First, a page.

Sunday, June 26, 2011

New striped bass record for RI… 77.40 pounds

Peter Vican (right) of East Greenwich with his record 77.4 pound striped bass. Peter caught the bass Sunday using eels as bait while fishing with Don Smith (left) on the Southwest side of Block Island.

Peter Vican of East Greenwich, RI caught a record 77.40 lbs. striped bass on Sunday, June 19. It is the largest fish ever caught in RI. Peter held the old record too… a 76 lbs 14 oz bass he caught off Block Island in 2008. The record fish was caught Sunday night using eels as bait on the Southwest side of the Block Island. It was just one pound shy of the world record.

Peter and his fishing friend Don Smith are arguably the best recreation striped bass fisherman on the east coast. They catch fish in the 40 and 50 pound range often, as a matter of course, where most anglers would dream of catching one in this size range.

Peter was fishing with his friend Don this Sunday when he hooked up with the record breaking fish. Here is Don’s account of their fishing outing.

“We fished an area on the Southwest side of the Island from 9:30 p.m. until after 1:00 a.m. Sunday morning. We landed more than a dozen fish apiece over 25 lbs. often doubling up on each drift. Right around midnight we doubled up on several large fish. I landed a 48 lbs. fish and Peter's was just slightly smaller. On the very next drift we duplicated the catch with both of landing fish around 45 lbs. Since I had kept the 48 lbs. bass all the others were released unharmed.

We were fishing our usual method of using light tackle, 6/0 octopus circle hooks and drifting live eels. The current was pretty strong and we used 3 oz. egg sinkers to keep the eels in the zone near the bottom.

Shortly after 1:00 a.m. the drift died and dogfish moved into the area and starting chopping up our eels… Once the tide started running again we worked our way back to the spot that had been producing large fish earlier in the night.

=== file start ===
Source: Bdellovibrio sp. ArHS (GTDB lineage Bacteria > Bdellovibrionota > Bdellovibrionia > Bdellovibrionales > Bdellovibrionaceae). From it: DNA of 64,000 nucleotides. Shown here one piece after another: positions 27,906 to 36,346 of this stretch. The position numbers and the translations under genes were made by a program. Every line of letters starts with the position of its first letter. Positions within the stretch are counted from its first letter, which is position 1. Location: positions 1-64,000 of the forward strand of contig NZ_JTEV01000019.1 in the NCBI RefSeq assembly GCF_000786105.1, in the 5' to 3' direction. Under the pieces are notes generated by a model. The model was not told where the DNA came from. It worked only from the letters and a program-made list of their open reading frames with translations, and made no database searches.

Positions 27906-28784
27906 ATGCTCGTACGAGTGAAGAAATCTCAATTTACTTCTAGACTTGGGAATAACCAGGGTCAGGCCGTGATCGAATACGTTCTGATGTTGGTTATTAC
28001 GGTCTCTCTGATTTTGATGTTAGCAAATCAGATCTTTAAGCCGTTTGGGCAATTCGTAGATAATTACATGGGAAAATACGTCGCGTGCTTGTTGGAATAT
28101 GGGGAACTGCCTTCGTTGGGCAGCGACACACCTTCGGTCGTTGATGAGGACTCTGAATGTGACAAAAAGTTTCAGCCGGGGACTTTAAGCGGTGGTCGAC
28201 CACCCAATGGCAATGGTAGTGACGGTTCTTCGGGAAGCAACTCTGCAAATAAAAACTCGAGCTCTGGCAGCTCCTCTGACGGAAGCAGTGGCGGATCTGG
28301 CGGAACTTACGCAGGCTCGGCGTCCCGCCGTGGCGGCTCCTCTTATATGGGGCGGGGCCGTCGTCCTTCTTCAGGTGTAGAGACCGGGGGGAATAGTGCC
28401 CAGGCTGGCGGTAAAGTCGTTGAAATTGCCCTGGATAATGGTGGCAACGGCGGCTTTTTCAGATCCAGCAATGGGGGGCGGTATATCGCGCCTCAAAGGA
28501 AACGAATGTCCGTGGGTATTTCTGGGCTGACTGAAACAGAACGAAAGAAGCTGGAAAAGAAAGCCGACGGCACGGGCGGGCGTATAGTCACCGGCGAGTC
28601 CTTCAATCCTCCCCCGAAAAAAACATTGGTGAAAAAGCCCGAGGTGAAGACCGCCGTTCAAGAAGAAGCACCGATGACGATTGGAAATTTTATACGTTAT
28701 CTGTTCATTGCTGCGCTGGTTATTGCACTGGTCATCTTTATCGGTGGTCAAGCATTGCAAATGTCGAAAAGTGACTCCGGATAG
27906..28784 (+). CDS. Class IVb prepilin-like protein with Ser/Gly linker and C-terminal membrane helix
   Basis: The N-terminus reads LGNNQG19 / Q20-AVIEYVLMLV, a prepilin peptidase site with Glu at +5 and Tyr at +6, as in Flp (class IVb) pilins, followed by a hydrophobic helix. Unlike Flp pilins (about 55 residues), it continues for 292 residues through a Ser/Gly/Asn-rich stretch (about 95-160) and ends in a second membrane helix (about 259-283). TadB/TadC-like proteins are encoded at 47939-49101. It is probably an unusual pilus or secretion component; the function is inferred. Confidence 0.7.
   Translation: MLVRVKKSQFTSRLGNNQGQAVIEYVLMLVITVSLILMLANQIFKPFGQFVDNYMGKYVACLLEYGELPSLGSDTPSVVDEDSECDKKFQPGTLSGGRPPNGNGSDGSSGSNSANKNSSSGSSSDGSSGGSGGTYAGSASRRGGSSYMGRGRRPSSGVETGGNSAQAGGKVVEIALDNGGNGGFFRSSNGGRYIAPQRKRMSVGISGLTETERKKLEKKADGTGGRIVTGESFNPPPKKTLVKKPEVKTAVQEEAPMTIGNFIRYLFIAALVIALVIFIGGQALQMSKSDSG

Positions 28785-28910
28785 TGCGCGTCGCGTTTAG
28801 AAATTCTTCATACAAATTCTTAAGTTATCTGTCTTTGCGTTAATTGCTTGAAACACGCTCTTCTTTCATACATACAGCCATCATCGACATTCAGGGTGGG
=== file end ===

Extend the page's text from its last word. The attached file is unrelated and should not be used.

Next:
The drift was absolutely perfect - between 1.5 and 2 mph and with no wind we were drifting with the current so the eels were facing in the right direction. It was right around 3:30 a.m. Sunday morning when the fish hit. It took some line out but nowhere the amount you would have expected from a fish that big. It never really made any big runs like his first record (fish) made and actually swam with the boat and kept diving to the bottom. It came up to the surface behind the boat and Peter reeled it in…

I got the net ready and moved over to his side of the boat just as he got the fish to the back corner of the hull. When the fish saw the boat it rolled on its side and swam directly out to the side away from the boat. That was when I got a good look at the fish and yelled to Peter it was a monster… I don't think the fish got more than 25 or 30 feet from the boat before Peter had it turned and it swam right back at us. By then I was really excited and had the net in the water and the fish headed right into it…I was so hyped up after seeing it that I just bent over and grabbed the circular frame of the net and lifted it right out of the water and flipped it onto the deck of the boat. The fish was next to my 48 lb. bass and looked like it could have swallowed it. The fight only lasted about 10 minutes.

The fish measured 52" long with a 35" girth. But, it was 35" from its head right to its rear fins. It looked like a brick with a tail not at all like the usual striper with a crescent shape to their belly.”

Record bass caught off Block Island

Paul Harrison of Fall River, MA with the 8.5 fluke he caught off Point Judith while charter fishing with Captain John Sheriff last week.

Jeff Briggs (left) of Bristol and his father Gary (right) with the first striped bass keeper Jeff has ever caught. The fish was taken in the East Passage.

Record bass caught off Block Island